Beer exports were worth £583 million in 2016, up 16 per cent on the previous year, and we export beer to over 100 countries. By value, the largest national market is the USA, with the EU accounting for 60 per cent of the market by volume. We believe that working with the Government, not only can we continue to grow in EU markets but in markets all over the world.


Our new strategy from 2013 builds on the success of our existing, three-year Beer and Cider Action Plan. We have now announced an ambitious goal of achieving £100 million growth over the next five years, using 2016 as the base. This growth is achievable, but will require hard work and commitment from us and our members to build a comprehensive set of tools that we are confident will help us reach our target. The plan has a number of key elements:


• We will support both new and existing exporters, helping to provide the information they need to succeed abroad. To do this, we are rebuilding our website and adding new functionality, including an Export Hub. It will contain country profiles of key markets and include economic trends, trade data, demographics and market access issues. Importantly, it will also serve as the virtual window into the UK domestic offer for importers and wholesalers the world over.


• Our new Brand Showcase, will highlight great British brewers and promote their flagship brands to the world – helping to match buyers and sellers, worldwide. As if that were not enough, we will also be providing suggestions for pairing beer with food, which is a great way to show the world what British food and drink can do.


• Our strategy also aims at quality assurance and sustainable growth. We have compiled a Best Practice document for exporting. We want to ensure that from grain to glass, no matter where you consume it, a British beer tastes just as the brewer intended.


• We will again collaborate with Government – DEFRA, DIT and the Foreign Office – to maximise our impact abroad. We have worked with brewers to identify the top five trade shows over the next two years where, with some help from government, we think have the potential to win business abroad. The Pub Roadshow Concept, as we’re calling it, would create a reusable stage that would stand out, create buzz in a crowded venue, and market the UK Food & Drink sector. In exchange for Government help to secure funding, we would commit ourselves to attending these trade shows for the next two years.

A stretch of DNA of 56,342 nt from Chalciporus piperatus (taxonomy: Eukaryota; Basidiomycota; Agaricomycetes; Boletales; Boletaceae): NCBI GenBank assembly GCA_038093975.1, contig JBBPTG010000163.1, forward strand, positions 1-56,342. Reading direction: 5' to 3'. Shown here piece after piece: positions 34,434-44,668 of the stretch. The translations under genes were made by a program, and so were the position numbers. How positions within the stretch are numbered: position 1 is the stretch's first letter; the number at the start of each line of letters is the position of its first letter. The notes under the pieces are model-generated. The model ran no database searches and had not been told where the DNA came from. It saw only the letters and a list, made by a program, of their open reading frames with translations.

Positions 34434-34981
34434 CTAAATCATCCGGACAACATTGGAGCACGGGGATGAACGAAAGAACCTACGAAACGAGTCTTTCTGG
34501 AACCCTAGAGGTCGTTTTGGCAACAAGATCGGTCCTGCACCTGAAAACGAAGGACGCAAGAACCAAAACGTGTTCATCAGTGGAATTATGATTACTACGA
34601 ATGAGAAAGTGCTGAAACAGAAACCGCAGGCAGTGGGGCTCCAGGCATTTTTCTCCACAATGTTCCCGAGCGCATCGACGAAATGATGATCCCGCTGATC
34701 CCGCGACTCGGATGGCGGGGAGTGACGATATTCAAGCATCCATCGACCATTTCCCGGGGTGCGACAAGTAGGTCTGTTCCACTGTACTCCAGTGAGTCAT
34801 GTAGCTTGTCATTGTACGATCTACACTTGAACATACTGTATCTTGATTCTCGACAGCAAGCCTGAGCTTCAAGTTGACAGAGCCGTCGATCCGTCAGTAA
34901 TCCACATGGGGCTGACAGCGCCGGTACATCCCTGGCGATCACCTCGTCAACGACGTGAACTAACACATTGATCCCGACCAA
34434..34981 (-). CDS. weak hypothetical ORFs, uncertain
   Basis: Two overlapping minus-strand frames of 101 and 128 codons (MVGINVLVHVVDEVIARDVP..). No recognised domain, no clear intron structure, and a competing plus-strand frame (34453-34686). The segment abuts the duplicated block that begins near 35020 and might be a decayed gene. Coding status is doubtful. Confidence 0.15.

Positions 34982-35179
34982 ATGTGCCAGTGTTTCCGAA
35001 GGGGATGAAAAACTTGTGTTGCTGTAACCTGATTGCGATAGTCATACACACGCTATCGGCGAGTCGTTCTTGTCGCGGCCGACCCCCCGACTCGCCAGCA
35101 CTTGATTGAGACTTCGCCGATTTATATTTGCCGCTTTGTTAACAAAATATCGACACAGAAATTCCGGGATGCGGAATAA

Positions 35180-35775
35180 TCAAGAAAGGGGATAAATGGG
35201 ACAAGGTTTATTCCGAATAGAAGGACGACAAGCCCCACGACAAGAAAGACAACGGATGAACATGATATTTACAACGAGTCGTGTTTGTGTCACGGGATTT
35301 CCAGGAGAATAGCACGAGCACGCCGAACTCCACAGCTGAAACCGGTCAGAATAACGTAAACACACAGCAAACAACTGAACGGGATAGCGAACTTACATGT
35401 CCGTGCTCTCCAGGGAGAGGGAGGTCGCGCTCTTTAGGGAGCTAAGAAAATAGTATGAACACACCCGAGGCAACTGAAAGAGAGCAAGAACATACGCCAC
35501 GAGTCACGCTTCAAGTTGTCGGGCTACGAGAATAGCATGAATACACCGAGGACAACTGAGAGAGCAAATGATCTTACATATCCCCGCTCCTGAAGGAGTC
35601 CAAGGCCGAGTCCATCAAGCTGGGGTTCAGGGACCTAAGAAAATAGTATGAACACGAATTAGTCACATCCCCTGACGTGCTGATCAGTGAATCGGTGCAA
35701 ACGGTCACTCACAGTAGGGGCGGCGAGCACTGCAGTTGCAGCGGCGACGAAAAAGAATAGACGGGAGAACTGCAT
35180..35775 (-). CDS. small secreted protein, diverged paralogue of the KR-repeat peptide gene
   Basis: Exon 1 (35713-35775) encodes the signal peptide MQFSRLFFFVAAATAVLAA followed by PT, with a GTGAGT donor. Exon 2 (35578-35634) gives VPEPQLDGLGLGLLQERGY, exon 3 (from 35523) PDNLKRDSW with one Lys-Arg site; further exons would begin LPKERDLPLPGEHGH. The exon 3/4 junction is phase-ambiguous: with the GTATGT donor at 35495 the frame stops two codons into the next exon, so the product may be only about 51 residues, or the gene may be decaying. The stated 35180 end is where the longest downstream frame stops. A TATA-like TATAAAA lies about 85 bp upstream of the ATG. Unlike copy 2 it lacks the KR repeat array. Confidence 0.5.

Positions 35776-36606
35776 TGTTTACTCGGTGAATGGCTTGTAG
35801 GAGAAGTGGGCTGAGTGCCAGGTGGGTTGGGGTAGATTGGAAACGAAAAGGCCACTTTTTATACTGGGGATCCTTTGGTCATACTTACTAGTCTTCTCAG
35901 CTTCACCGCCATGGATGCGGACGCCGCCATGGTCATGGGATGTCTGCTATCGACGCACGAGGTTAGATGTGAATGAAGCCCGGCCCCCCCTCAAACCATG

There are other ways of working with Government. We will work on a forward programme of inbound/outbound missions, building on the success of a recent Canadian mission. With DEFRA’s Hospitality Toolkit, building on BBPA materials, we will help to provide embassies across the world with guides on how to serve British beer, style guides, and beer/food paring suggestions. We will continue to be an active participant in the dialogue over Free Trade Agreements and what market access barriers the sector encounters, the world over.


Finally, domestic regulation and taxation must remain competitive. We can only afford to invest in export growth if the UK market is competitive relative to our neighbours, particularly in these uncertain times. We need to create a climate that incentivises growth for all our brewers.


It will not therefore surprise you that we are calling on the Government to cut beer duty, after the 3.9 per cent increase we have already had this year, which cost the industry over £130 million. We also want the pub-specific rate relief granted in the March Budget for a further year.


A big thank you to Simon Emeny, Richard Fuller and the whole team at the brewery for hosting the launch of our export strategy last week, and to George Eustice for showing such support.

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Brigid Simmonds
Chief Executive
brigid_simmonds@beerandpub.com


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Beer’s Soft Power


On 20/10/17 by Jane Peyton (instigator of Beer Day Britain, author of several books including 'Beer o'Clock' and current Beer Sommelier of the Year. )


Beer is the world’s favourite alcoholic drink, a lingua franca that connects people across the globe who may have nothing else in common but their love of the fermented cereal gift from nature called beer.


I experienced the soft power of beer recently in Ljubljana, capital of Slovenia. I was invited by the British Embassy to participate in a beer festival they organised to celebrate the 25th anniversary of Britain’s recognition of Slovenia’s independence from former Yugoslavia. The UK Department of Trade & Industry had encouraged breweries to send beer and representatives to Ljubljana to meet importers and to introduce locals to British beer. My role was to host a beer tasting tutorial and deliver a seminar about British beer history and contemporary brewing.


Slovenia has a burgeoning independent brewing scene and, like so many other countries where the dominant beer is pilsner brewed by multi-nationals, these start-ups are producing styles such as vibrant IPAs and powerful imperial stouts – flavour and ABV are emblematic.